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Friday, 31.05.2024
eGovernment Forschung seit 2001 | eGovernment Research since 2001
E-governments in the Asia-Pacific are delivering only a fraction of their promises, although some of them are reaching the critical masses.

According to Dane Anderson, vice-president, Consulting & Vertical Markets, IDC Asia Pacific, 33% of urban Internet users in the region access government information when they log onto the Internet. "Thirty-three percent is a significant figure. From our research, only 20% of urban Net users go to the Web for e-commerce and fewer than 30% go for activities related to personal finance", he commented.

In addition to benefits such as cost reduction and improved revenue collection, one of the major drivers of e-government is an enhanced image.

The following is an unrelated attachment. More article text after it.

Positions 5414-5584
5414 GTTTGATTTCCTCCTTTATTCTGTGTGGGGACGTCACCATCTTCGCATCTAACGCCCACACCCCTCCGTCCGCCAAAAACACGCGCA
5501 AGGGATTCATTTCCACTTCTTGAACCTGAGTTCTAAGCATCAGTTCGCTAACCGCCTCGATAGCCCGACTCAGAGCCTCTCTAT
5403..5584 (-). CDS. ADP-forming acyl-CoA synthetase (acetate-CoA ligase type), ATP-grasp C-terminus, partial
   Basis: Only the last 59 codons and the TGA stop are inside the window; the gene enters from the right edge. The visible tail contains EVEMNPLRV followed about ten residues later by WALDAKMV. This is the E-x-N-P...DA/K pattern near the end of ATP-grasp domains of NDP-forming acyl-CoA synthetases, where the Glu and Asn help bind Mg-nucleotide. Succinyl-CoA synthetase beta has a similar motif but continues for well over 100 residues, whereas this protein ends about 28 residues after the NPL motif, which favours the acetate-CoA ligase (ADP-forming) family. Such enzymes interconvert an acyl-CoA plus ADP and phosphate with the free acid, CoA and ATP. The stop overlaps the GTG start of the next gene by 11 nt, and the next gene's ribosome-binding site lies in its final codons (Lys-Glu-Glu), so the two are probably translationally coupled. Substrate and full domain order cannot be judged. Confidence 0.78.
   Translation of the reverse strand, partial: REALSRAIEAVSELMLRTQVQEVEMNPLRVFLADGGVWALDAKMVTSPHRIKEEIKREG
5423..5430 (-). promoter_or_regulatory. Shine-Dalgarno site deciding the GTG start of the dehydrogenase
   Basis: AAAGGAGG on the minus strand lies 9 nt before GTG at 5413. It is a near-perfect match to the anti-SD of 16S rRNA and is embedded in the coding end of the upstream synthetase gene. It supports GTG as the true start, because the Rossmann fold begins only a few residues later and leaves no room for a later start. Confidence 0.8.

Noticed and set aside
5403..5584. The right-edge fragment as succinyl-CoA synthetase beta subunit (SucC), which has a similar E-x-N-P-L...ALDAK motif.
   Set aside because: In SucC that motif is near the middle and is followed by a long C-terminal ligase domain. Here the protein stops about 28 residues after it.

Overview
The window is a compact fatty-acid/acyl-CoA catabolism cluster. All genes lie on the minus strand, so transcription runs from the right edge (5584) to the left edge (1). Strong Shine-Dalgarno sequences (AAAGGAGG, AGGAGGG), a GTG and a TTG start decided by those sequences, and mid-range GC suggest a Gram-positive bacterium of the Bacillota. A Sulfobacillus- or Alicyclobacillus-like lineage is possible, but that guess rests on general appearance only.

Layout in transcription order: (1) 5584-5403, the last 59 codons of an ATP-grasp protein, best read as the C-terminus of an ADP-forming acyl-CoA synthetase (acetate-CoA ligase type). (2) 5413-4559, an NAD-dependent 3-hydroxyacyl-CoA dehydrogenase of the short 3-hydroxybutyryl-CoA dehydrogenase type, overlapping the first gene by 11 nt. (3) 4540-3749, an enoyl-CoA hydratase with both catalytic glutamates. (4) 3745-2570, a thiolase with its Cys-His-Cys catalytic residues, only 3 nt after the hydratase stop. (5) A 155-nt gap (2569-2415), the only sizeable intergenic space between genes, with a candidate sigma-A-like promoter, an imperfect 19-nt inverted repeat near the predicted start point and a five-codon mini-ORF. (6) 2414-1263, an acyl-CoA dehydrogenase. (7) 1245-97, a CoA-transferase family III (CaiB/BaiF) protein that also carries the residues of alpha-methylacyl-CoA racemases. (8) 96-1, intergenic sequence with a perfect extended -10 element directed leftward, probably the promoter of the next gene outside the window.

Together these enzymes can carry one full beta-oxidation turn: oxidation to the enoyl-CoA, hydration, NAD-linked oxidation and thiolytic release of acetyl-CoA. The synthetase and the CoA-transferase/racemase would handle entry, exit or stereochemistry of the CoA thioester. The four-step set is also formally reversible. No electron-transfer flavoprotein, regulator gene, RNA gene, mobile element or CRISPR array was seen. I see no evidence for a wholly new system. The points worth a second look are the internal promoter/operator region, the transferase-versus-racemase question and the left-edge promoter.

"A government wants to know it's better than others. The implementation of e-government is also perceived as a means to achieving international competitiveness and a better image", Anderson noted.

Despite having an audience, e-government has a long way to go because full transformation of e-government services will take years.

Some hurdles include tradition, habit, people, and processes, he suggested.

He pointed out that e-governments in the region are characterised by delayed communications, the lack of personalised content, and reactive rather than proactive approach in communications.

But Anderson believes they are moving in the right direction.

"From 2004 to 2010, they will be moving towards real-time communications, personalised content, interstate communications, and a public driven rather than a government-driven model."

Quelle: asiacomputerweekly

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